TITLE

UNDERSTANDING VOICE

AUTHOR(S)
Fisher, Antwone
PUB. DATE
February 2004
SOURCE
Literary Cavalcade;Feb2004, Vol. 56 Issue 5, p22
SOURCE TYPE
Periodical
DOC. TYPE
Article
ABSTRACT
To share the story of his childhood, writer Antwone Fisher uses a narrative technique called first-person perspective. He invites us to get inside his head, to see his head, to see his world through his eyes. To achieve this effect, he uses the pronouns I and we. Fisher's careful choice of words also creates a convincing child's voice. In the sentences given in this article, one has to underline the pronouns that signal the use of first-person perspective and then circle the word or phrase that sounds like a child's voice.
ACCESSION #
11928088

 

Related Articles

  • A sometimes annoying POV that sometimes works: First-person present tense may be overused and hard to do well, but it might also be just what your story needs. Breen, Susan // Writer (Kalmbach Publishing Co.);Feb2008, Vol. 121 Issue 2, p25 

    This article presents tips for authors who have decided to write their story through a first-person point of view. The article suggests that others first spend time reading good examples of first person narratives, that there is a valid reason for selecting this point of narrative, and to vary...

  • THE PURSUIT OF TOMORROW. Connell, Jessie // Teen Ink;Jun2003, Vol. 14 Issue 10, p26 

    The article presents the author's learning experiences in giving importance to the present rather worrying about tomorrow. Before, the author always constantly made lists and schedules, preparing and planning for the next day. She eventually realized she missed the fun of living because she...

  • THE PRICE OF VANITY. Irvine, Acacia // Teen Ink;Jun2003, Vol. 14 Issue 10, p26 

    The article discusses the author's learning experiences in the price of vanity. Before, the author always gave importance to beauty. She always check how she physically looks before going outside. She had an accident, in which she burnt herself. After the incident she thought that her life was...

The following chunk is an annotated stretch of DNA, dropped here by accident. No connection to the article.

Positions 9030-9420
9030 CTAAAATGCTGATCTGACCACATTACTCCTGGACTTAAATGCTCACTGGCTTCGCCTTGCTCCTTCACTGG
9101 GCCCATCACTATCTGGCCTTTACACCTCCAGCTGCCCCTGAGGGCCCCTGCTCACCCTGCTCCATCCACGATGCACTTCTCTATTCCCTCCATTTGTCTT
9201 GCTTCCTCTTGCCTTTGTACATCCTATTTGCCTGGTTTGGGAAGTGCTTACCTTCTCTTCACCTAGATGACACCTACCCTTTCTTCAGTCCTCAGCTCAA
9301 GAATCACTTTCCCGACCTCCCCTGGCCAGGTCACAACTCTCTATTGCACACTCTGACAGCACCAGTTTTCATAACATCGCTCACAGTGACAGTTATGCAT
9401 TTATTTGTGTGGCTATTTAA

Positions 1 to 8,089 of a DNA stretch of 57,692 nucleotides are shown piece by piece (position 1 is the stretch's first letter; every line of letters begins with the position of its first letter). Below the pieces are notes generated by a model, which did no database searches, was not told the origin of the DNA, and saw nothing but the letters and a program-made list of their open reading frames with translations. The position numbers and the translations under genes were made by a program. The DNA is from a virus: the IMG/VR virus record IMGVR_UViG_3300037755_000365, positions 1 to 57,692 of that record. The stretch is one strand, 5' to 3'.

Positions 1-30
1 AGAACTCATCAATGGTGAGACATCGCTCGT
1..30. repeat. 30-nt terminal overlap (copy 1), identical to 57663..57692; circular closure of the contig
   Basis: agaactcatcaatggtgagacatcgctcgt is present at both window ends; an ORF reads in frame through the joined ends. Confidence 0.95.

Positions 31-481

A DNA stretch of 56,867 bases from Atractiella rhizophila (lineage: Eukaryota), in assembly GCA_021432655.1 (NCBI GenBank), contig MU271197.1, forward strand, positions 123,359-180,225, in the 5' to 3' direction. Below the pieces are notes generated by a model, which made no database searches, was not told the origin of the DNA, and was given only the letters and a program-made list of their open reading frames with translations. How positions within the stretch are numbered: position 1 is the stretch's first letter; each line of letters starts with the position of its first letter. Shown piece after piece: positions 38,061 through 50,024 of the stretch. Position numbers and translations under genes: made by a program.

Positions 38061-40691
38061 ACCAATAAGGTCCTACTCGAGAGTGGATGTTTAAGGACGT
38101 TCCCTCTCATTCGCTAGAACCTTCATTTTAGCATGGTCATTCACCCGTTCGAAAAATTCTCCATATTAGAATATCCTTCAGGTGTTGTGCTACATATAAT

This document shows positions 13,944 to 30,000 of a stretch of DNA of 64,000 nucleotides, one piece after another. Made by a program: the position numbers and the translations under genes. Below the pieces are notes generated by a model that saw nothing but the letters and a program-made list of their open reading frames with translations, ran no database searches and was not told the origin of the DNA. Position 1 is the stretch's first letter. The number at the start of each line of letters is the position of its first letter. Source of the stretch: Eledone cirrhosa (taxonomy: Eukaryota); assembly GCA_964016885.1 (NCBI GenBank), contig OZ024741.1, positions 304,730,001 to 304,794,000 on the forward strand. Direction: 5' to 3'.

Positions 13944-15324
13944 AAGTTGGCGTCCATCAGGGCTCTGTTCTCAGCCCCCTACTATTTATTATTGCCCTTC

• The Impersonal Voice in First-Person Narrative Fiction. Nielsen, Henrik Skov // Narrative;May2004, Vol. 12 Issue 2, p133 

    The analyses and discussions in this article are all aimed at clarifying a question that most people don't even ask because the answer seems self-evident: "Who narrates in first-person narrative fiction?" The author hypothesises, that in literary fiction, as opposed to oral narrative, one cannot...

  • What We Can Do. Frank, Steven // Writing;Apr/May2006, Vol. 28 Issue 6, p8 

    The article reports on how to rise to the occasion with the first-person plural. Most first-person writing is done in the first-person singular, the I or me point of view. But some experiences are too big to affect just me. As in all good writing, a first-person plural essay needs conflict. It...

  • I etcetera: On the poetics and ideology of multipersoned narratives. Richardson, Brian // Style;Fall94, Vol. 28 Issue 3, p312 

    Examines a number of different texts that employ multipersoned narration. Kinds of multipersoned texts; Excursus on the politics of narrative person; Focus on texts which employ second-person narration; Juxtaposition of different voices; Creation of inherently ambiguous narrative stances;...

  • Second-person narrative as a test case for narratology: The limits of realism. Fludernik, Monika // Style;Fall94, Vol. 28 Issue 3, p445 

    Focuses on three related issues that connect with second-person fiction. Mediation between the Genettean and Stanzelian models; Diversity and indeterminacy of second-person writing; Ways in which second-person fiction can be said to undermine realist narrative parameters and frames;...

  • Violations of Mimetic Epistemology in First-Person Narrative Fiction. Heinze, Ruediger // Narrative;Oct2008, Vol. 16 Issue 3, p279 

    The article focuses on the mimetic epistemology violations of fictional narratives. It examines the consequences of naturalizing and narrativizing the narratives. The possibilities and limitations of the narrativization based on assumptions of literary scholar James Phelan are discussed. It also...

  • Spiral Staircase. Nye, Naomi Shihab // Horn Book Magazine;May/Jun2005, Vol. 81 Issue 3, p251 

    The article discusses the author's experiences of poetry and how it reveals things that are already there to people. She comments about a businessman who asked her why he had denied himself poetry for so long. The author remembers her usually distraught mother and how she would sound calm when...

Share

Read the Article

Courtesy of THE LIBRARY OF VIRGINIA

Sorry, but this item is not currently available from your library.

Try another library?
Sign out of this library

Other Topics